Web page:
Philosophy Things

Contemplative Love (Reflections on Professor Zanjoc's Paper)

Contemplative love, according to Arthur Zajonc, is the relationship between love, knowledge and contemplation. It is the balance of sharpening our intellects with the systematic cultivation of our hearts, the practice of an epistemology of love. I believe that the role of contemplative love in the higher education of human beings is to bring full awareness to the entirety of life, as Professor Zajonc suggested. I believe that contemplative love exists today, and if taught in our universities and colleges, would improve the quality of higher education overall.

Though not presently incorporated into university education, I believe that contemplative love should be, and that the idea is not as unrealistic as it may at first seem. I think Parker Palmer said it best when he pointed out that, “every way of knowing becomes a way of living, every epistemology becomes an ethic.” I do not believe that many would argue against such a suggestion, as it seems easily observable that most people live according to what they know. Parker went on to argue that while science has brought on many advances, it nonetheless “predisposes us to an instrumental and manipulative way of being in the world.” I agree with his suggestion here as well, and that it serves as evidence that education (especially higher education) should be offering much more than the basic critical thinking and qualitative analysis skills, since every day life demands not only a sharpened intellect but also a cultivated heart. Why do I think this is so?

The reaction that Zajonc received after teaching his course on “Eros and Insight” is a great supporter of this theory. Students confessed that by the time they’d reached college, they had learned to excel in education without having any sincere interest in the subject matter. They admitted that Amherst was merely a means to an end, a way to obtain a high salaried job and nothing more. But the value of education should be much more than an instrument for wealth acquisition, or at the very least, if it can be, it should be improved. I believe that integrating contemplative love into our college curriculum will help bridge the gap between pure reasoning and what the world is really like. Contemplative love focuses on “the task of learning to live in true peace and harmony with others and with nature.” If teaching students how to love in higher education is successful, and the current methods of sharpening intellect are not sacrificed, the quality of education will prove enhanced.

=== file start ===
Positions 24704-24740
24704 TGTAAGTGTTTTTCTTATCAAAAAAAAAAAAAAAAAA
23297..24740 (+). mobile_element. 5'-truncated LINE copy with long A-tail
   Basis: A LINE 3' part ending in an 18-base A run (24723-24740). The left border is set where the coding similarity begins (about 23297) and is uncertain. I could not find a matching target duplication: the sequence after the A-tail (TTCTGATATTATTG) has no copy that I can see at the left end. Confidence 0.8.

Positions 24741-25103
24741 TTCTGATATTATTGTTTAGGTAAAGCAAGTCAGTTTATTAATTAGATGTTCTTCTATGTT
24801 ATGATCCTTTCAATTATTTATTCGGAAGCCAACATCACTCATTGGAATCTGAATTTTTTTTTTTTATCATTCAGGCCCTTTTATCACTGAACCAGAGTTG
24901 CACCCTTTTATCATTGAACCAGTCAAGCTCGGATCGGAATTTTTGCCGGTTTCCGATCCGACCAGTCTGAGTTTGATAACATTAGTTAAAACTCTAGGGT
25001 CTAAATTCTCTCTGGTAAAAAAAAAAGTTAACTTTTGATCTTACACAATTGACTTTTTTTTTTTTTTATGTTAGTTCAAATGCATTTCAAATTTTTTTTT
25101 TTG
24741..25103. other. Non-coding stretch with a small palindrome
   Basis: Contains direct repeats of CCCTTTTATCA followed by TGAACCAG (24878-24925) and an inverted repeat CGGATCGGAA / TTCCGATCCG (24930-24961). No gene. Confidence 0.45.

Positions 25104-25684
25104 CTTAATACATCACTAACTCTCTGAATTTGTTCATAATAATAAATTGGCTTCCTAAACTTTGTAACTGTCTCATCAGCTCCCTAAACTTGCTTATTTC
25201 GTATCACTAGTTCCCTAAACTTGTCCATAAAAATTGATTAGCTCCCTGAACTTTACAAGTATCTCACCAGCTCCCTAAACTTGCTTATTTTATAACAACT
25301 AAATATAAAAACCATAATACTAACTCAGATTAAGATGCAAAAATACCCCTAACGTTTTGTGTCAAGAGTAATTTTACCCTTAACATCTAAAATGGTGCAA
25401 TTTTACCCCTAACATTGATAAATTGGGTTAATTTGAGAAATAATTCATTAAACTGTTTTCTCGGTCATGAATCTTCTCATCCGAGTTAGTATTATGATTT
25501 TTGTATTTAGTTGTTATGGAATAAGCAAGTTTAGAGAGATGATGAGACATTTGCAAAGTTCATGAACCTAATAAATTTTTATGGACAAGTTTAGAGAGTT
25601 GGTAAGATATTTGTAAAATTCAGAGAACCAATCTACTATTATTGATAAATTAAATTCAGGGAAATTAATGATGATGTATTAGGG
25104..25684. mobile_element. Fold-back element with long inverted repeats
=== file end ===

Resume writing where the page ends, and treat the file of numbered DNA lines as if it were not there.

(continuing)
The kind of attitude of respect and contemplative receptivity that Professor Zanjoc described his students to have parallel some of the experiences I have had in my own education thus far. While beginning with a pursuit of a practical, computer science degree, after taking just a couple philosophy courses I quickly switched my major. I continue to study philosophy, even though I have no desire to teach or become a lawyer (the two primary paths that usually arise from a philosophy degree), because I have a passion for the subject. I am pursuing the education not as a means to an end, but embracing it as a way of cultivating my heart. I believe a study of philosophy helps me to reach a deep level of contemplation, where knowing and loving are one, and enables my actions to be virtuous and my words true. As professor Zajonc might describe, I am reforming myself, “shaping organs for cognition, for a high kind of seeing that is true theory.”

I believe that the same virtues can probably be found in both the sciences and the religions; however, I believe that the religions probably do a better job of enforcing concept of contemplative love. While modern science has broken away from the Newtonian, deterministic ways of thinking and embraced the latest theories of quantum mechanics, its ways are still heavily focused on a “means-to-an-end” approach to life rather than a “lover-whom-nature-will-accept” approach to life. The religions, on the other hand, appear to focus heavily on contemplative love and how accomplishing such a task is the most important task of all, while perhaps giving too little attention to the benefits and necessities of intellectual virtues.

In conclusion, I strongly believe that incorporating contemplative love into a university education is both realistic and practical. I believe that enriching students with sharp intellectual skills grounded by a sincere interest in the subject matter can only prove beneficial to themselves as individuals as well as to society overall. I believe that this approach to education more closely resembles what the world is really like and better prepares students to be in tune to what its purpose is. I believe an approach of this kind can only promote peace, justice and respect for the environment, issues that could all benefit from grater attention than they are currently receiving.